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20/20's Diane Sawyer brings the story from Afghanistan
"The question is — are we willing to make those lives a priority?"

1,000 women and girls die every day - Photo Source:  ABC.go.com "Mariam's Story.”

In a first for American primetime television, Diane Sawyer has created an ABC 20/20 segment to share the most-often-forgotten, yet continually-tragic plight of 358,000 women and girls who die giving birth each year — 1,000 every day.

With characteristic concern — creating connectedness between two mothers and their infants — Ms. Sawyer gives us a keen sense of what so many people still suffer, across our world.

We see an American woman who gives birth to her baby daughter at a modern hospital in Brooklyn. We see an Afghan girl who worries she will die attempting to give birth to her baby son.

pregnant in afghanistan
Pregnant in Afghanistan
Photo Source:  ABC.go.com "Mariam's Story.”

We see the conditions and culture this Afghan girl endures, in sharp contrast to the comforts of typical childbirth in North America.

Featured is the story of Jhpiego — an international non-profit organization that works in developing countries to prevent needless deaths of women and their families. Here, Jhpiego assembles "an army of young women, giving them basic training as midwives... taught how to deal with hemorrhaging, the 'number one cause of maternal mortality.' In their faces you can see how much they want to know, how much they want to help.”

As well, we benefit from the in-depth reflections of Pulitzer Prize winner, Nicholas Kristof, the New York Times columnist, who has championed this concern with insightful articles, blogs and books, like ”Half the Sky: Turning Oppression into Opportunity for Women Worldwide.”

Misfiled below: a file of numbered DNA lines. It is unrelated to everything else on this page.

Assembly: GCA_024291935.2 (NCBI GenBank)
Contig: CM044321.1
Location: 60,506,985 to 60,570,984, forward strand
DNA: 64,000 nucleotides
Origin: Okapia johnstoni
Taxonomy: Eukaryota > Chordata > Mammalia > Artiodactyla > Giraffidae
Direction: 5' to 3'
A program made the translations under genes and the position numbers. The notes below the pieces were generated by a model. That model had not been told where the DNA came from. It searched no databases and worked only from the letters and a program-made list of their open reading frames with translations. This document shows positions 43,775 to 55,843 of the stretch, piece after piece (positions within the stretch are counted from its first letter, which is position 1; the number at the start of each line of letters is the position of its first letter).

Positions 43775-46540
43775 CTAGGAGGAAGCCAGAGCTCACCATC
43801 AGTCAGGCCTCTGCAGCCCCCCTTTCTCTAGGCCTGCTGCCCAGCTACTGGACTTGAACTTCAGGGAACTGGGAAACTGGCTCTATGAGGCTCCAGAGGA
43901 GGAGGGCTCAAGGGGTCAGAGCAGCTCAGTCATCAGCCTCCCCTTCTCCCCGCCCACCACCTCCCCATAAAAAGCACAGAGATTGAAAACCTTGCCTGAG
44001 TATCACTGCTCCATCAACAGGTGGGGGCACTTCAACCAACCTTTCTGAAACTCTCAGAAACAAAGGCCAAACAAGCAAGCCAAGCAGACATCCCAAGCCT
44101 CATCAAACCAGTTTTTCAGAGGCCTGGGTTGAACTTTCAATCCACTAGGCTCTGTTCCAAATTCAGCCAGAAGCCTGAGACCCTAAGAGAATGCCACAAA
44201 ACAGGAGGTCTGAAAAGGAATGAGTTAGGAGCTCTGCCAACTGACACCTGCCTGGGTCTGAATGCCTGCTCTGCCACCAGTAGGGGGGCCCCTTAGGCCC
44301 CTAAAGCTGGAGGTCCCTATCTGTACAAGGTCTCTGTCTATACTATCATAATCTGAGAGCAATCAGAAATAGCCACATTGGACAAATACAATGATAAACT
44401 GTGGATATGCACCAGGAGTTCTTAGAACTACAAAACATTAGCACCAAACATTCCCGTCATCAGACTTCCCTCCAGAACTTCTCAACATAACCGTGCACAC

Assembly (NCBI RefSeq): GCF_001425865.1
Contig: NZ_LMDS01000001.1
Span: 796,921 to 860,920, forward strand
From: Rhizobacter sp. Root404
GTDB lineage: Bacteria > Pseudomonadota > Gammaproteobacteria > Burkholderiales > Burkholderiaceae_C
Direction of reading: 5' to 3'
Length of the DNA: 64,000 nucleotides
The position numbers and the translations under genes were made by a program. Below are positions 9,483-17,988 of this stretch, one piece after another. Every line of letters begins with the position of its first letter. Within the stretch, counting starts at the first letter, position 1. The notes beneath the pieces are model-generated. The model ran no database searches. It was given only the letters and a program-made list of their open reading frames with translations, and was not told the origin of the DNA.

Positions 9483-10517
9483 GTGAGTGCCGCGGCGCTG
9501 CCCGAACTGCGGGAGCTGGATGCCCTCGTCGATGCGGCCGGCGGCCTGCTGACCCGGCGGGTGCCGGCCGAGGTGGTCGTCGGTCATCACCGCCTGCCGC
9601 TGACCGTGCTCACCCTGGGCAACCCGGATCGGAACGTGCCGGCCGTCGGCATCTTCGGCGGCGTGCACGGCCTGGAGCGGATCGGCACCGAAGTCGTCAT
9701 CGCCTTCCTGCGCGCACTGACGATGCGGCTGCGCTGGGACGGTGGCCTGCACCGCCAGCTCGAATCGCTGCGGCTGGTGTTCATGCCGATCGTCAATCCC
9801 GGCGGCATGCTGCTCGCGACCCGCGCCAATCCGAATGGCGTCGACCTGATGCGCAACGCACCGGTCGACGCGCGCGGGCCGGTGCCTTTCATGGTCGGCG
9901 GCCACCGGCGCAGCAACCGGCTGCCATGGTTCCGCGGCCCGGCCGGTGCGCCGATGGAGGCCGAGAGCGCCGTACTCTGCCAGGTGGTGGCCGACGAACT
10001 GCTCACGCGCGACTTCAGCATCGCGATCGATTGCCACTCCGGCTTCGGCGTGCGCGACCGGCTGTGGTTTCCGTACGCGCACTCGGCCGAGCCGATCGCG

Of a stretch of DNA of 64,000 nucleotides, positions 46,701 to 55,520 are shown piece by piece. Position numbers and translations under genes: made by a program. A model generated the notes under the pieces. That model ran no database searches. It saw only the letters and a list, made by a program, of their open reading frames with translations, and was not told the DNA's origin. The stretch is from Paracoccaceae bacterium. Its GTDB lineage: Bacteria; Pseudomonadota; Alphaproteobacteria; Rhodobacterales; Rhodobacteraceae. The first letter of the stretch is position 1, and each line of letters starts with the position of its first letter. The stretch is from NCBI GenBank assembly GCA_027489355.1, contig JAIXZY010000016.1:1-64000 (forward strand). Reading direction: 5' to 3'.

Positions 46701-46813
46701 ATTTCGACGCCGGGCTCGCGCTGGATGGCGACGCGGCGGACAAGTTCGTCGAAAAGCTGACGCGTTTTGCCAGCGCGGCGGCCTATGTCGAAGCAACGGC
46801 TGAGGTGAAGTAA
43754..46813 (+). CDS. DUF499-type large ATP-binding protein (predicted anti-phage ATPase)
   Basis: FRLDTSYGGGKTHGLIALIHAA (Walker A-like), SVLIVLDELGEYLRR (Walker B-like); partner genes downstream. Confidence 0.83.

He says, "The toll of deaths from violence and terrorism in Afghanistan is huge, but four more Afghans die from childbirth than from one Taliban bomb."

jpheigo trainees
Jhpiego's midwifery trainees in Afghanistan
Photo Source:  ABC.go.com "Mariam's Story.”

For the Nightingale Initiative for Global Health, this story could not be more timely, as we launch, in 2012, an online maternal health awareness campaign to tell global stories that are most-often forgotten — and to 'connect the dots' between marginalized access to care and marginalized health workers.

Like Mr. Kristof, we ask, "The question is — are we willing to make those lives a priority?"

See "Pregnant Child in Afghanistan: Miriam's Story" television segment at ABC online >>

Read the related ABC story from Muriel Pearson & Donna Hunter here >>


Visitors at the Mapparium in the Mary Baker Eddy Library in Boston, Massachusetts. This was the site to launch Dr. Jean Watson's Million Nurse Project—during the 2010 International Year of the Nurse—to radiate heart-centered Love, Caring and Compassion through individual and collective global meditations. Photo Courtesy of the Mary Baker Eddy Library.